Butler T, Zaborszky L, Wang X, McDonald CR, Blackmon K, Quinn BT, Dubois J, Carlson C, Barr WB, French J, Kuzniecky R, Halgren E, Devinsky O, Thesen T. (2013) Septal nuclei enlargement in human temporal lobe epilepsy without mesial temporal sclerosis. Neurology. Jan 9. PMID: 23303846. Pubmed [PDF]

Blackmon K., Halgren E., Barr W. B., Carlson C., Devinsky O., DuBois J., French J., Kuzniecky R. & Thesen T. (2011) Individual differences in verbal abilities associated with regional blurring of the left gray and white matter boundary. Journal of Neuroscience, 26 October 2011, 31(43): 15257-15263 [Pubmed] [PDF]

Thesen, T., Carlson, C. E., Quinn, B. T., Devinsky, O., Halgren, E., DuBois, J., McDonald, C. R., French, J., Leventer, R., Felsovalyi, O., Wang, X., & Kuzniecky, R. (2010) Detection of Epileptogenic Malformations with Surface-based MRI Morphometry. PLOS One Feb 4;6(2):e16430. PMID: 21326599 [Pubmed] [PDF]

Goldberg, E., Roediger, D., Kucukboyaci, E. N., Carlson, C., Devinsky, O, Kuzniecky, R., Halgren, E., & Thesen, T. (2012) Hemispheric Asymmetries of Cortical Volume in the Human Brain. Cortex, PMID: 2217687 [Pubmed] [PDF]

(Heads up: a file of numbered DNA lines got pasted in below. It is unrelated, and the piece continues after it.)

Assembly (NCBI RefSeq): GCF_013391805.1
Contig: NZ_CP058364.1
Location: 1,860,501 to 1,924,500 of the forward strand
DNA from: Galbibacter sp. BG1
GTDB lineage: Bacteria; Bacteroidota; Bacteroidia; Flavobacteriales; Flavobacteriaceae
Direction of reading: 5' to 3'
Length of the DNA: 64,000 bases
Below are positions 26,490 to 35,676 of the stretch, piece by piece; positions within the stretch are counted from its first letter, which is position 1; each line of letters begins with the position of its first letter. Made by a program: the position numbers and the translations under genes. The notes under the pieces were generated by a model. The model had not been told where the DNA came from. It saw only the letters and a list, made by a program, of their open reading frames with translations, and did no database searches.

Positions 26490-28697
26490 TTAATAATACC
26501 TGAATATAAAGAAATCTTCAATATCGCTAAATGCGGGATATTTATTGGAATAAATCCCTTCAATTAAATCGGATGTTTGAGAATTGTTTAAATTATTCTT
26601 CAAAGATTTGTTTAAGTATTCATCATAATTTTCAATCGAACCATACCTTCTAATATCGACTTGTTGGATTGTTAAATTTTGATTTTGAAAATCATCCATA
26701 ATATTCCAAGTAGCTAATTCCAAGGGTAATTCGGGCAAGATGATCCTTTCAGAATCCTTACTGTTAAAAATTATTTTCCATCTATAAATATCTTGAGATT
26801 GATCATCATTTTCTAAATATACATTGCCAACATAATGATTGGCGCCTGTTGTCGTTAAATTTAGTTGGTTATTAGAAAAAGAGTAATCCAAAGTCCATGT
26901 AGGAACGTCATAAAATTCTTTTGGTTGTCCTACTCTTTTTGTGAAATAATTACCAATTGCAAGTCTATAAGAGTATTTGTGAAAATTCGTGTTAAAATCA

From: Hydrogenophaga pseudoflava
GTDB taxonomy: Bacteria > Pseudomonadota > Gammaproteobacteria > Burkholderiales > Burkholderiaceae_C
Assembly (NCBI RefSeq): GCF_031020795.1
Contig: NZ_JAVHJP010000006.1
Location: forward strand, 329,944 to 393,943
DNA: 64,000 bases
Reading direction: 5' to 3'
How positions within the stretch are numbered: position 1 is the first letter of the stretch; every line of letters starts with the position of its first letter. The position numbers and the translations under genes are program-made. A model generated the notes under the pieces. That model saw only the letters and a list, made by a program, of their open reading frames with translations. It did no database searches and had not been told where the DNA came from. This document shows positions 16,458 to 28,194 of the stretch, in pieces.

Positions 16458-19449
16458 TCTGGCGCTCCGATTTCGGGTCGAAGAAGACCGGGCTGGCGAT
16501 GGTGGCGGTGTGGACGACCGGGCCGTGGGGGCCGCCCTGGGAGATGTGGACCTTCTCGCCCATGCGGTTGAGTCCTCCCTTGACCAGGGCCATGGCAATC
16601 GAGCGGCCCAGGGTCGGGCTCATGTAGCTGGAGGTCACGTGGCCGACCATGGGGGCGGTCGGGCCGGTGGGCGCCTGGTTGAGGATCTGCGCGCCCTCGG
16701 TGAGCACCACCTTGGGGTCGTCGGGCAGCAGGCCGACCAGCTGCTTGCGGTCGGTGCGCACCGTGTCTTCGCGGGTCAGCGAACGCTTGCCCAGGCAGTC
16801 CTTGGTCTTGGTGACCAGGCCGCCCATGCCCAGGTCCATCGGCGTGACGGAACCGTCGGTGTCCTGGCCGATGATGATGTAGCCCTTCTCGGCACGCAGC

McGill,M. L., Devinsky, O. Halgren, E., Kelly, C., Milham, M., Castellanos, X. F., Quinn, B. T., DuBois, J., Young, J., Carlson, C., French, J., Kuzniecky, R. & Thesen, T. (2012) Default mode network abnormalities in idiopathic generalized epilepsy. Epilepsy & Behavior,Mar;23(3):353-9, PMID: 22381387. [Pubmed] [PDF]

Butler, T., Blackmon, K., Zaborsky, L., Wang, X., DuBois, J., Carlson, C., Barr, W. B., French, J., Devinsky, O., Kuzniecky, R., Halgren, E. & Thesen, T. (2012) Volume of the human septal forebrain region is a predictor of source memory accuracy. Journal of the International Neuropsychological Society, Jan;18(1):157-61. Epub 2011 Dec 9. PubMed PMID: 22152217. [Pubmed] [PDF]

Butler T, Blackmon K, McDonald CR, Carlson C, Barr WB, Devinsky O, Kuzniecky R, Dubois J, French J, Halgren E, Thesen T. (2011) Cortical thickness abnormalities associated with depressive symptoms in temporal lobe epilepsy. Epilepsy & Behavior. 2011 Nov 16. PMID: 22099527 [Pubmed] [PDF]

Yang AI, Wang X, Doyle WK, Halgren E, Carlson C, Belcher TL, Cash SS, Devinsky O, Thesen T. Localization of dense intracranial electrode arrays using magnetic resonance imaging. Neuroimage. 2012 Oct 15;63(1):157-65 PMID: 22759995. Pubmed [PDF]